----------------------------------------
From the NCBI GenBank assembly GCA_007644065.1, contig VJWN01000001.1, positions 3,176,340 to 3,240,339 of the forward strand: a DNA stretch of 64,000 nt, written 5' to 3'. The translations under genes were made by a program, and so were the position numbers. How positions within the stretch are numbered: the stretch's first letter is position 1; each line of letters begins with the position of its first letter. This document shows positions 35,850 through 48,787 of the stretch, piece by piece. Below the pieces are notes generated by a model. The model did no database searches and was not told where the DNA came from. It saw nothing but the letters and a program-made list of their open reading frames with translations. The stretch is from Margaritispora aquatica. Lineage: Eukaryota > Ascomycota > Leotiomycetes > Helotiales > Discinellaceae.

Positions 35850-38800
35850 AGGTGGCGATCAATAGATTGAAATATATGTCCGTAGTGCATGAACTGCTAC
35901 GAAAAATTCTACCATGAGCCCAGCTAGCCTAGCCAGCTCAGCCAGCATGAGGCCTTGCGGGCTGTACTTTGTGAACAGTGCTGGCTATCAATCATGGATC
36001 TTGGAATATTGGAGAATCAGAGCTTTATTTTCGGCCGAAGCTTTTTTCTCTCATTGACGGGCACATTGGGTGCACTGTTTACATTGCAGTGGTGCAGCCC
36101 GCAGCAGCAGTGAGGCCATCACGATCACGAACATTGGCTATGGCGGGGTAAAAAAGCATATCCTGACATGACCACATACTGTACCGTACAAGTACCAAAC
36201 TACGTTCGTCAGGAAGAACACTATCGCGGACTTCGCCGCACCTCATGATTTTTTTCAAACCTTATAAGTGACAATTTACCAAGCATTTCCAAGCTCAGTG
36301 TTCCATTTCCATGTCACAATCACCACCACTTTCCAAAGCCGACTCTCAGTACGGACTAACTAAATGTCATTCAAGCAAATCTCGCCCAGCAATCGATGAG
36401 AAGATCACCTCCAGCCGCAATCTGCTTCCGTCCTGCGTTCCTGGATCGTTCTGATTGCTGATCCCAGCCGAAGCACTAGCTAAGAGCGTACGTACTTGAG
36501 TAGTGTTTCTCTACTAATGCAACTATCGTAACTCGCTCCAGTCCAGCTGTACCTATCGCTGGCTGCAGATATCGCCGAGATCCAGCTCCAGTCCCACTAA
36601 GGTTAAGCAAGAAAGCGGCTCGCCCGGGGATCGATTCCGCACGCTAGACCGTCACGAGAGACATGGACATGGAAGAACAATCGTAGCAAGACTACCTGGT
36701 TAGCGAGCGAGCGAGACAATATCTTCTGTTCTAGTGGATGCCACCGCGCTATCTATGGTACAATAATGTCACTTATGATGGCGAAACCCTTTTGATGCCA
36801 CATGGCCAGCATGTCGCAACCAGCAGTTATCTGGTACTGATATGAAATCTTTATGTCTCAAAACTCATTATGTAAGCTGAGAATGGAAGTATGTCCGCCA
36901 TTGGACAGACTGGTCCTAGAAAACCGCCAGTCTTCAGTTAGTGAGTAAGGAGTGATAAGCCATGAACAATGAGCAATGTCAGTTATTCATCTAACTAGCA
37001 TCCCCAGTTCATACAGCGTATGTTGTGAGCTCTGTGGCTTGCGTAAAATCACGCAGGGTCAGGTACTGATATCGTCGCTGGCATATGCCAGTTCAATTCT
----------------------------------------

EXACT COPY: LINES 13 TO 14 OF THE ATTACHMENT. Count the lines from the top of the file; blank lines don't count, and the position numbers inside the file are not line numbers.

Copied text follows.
36801 CATGGCCAGCATGTCGCAACCAGCAGTTATCTGGTACTGATATGAAATCTTTATGTCTCAAAACTCATTATGTAAGCTGAGAATGGAAGTATGTCCGCCA
36901 TTGGACAGACTGGTCCTAGAAAACCGCCAGTCTTCAGTTAGTGAGTAAGGAGTGATAAGCCATGAACAATGAGCAATGTCAGTTATTCATCTAACTAGCA